Words always have power. Sometimes, it’s easy to forget how much power they have.
Recently, I found myself trying desperately to help my 8 year old get rid of some stuff. Specifically, we were paring down the bookshelf. Really, I should say shelves. And piles. And stacks. We are book people at my house. Being a book person creates a problem that goes by the name of storage.
After an hour, it occurred to me why it was such a struggle to get rid of books. Books have always been precious in my house. Loved. Cared for. When I said ‘Get rid of it?” I was devaluing something that has been held in high esteem in his short life.
After changing the phrasing from “Keep or get rid of?” to “Keep or share?” the purging of the books went a LOT better. We cleaned off an entire shelf and several stacks. A couple bags went to my classroom and the rest were dropped off at the local Goodwill. This was really a turning point for me, in parenting and teaching. Although ‘get rid of it’ and ‘share’ had the same end meaning, the way it was phrased changed the thought process.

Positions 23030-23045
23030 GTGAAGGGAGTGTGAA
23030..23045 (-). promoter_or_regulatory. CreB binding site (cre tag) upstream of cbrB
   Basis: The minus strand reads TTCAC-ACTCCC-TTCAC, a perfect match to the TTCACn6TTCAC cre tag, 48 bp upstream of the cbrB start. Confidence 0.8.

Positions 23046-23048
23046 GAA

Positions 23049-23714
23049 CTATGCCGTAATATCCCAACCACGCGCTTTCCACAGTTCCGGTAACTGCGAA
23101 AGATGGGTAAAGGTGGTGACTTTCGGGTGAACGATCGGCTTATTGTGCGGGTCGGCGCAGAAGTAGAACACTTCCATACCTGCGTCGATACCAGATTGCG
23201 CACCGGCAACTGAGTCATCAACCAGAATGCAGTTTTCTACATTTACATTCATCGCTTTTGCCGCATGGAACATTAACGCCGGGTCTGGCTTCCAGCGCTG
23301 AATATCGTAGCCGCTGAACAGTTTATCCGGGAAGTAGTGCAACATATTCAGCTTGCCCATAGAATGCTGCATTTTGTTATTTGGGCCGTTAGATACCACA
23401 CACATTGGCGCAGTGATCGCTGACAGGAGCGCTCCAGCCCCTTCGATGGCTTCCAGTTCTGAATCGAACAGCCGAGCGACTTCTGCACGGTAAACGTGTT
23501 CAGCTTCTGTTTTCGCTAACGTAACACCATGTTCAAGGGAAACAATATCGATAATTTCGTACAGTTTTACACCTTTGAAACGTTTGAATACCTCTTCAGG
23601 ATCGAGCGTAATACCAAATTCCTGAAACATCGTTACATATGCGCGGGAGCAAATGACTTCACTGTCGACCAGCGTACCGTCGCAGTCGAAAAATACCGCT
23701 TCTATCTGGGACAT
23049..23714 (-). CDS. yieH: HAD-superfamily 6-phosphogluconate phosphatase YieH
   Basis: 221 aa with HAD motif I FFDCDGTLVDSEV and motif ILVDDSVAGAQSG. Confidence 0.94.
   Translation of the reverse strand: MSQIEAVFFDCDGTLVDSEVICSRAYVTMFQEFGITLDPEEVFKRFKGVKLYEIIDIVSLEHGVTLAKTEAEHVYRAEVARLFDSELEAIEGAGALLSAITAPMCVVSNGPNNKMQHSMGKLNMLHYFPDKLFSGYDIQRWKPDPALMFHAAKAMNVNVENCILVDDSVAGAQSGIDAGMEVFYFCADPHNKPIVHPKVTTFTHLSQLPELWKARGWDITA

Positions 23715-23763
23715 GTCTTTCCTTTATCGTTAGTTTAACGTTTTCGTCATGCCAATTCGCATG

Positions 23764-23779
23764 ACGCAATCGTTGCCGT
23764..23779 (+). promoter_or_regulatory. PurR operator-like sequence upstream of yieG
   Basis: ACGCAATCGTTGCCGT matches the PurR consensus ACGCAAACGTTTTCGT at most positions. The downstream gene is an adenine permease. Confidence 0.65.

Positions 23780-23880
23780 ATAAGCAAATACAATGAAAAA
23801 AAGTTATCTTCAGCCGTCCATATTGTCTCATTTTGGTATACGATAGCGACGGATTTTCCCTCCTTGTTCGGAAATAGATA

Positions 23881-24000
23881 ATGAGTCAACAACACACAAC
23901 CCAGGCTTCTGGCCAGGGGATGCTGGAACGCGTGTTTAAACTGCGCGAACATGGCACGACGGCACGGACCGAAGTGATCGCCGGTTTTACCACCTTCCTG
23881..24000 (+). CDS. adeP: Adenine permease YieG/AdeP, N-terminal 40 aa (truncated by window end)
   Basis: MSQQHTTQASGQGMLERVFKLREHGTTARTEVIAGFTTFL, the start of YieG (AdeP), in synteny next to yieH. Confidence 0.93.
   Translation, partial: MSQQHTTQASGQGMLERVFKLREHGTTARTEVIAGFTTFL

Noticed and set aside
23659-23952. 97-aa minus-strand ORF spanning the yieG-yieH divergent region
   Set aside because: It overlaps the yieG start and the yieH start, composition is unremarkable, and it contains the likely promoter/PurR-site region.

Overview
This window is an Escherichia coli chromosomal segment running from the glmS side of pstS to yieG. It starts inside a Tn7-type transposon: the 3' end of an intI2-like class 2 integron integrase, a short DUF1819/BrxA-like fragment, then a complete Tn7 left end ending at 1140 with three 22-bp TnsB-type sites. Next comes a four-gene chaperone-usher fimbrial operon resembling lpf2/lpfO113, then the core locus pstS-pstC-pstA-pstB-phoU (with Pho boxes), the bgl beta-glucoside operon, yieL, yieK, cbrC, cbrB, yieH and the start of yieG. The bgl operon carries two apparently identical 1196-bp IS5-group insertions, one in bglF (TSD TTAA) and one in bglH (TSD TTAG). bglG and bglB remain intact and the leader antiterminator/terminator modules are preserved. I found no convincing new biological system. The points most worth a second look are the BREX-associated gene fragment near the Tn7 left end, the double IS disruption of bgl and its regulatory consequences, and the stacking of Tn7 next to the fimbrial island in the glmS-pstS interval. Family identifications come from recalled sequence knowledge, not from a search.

How many times have I made that mistake when talking to children in my class?
When the opportunity came up to join a book club for the book Choice Words by Peter Johnston. We read the book as a school several years ago, but I’m a different person than I was then and I’m excited to see what knowledge I will gather from it this time.
Have you read Choice Words? What did you gain from it?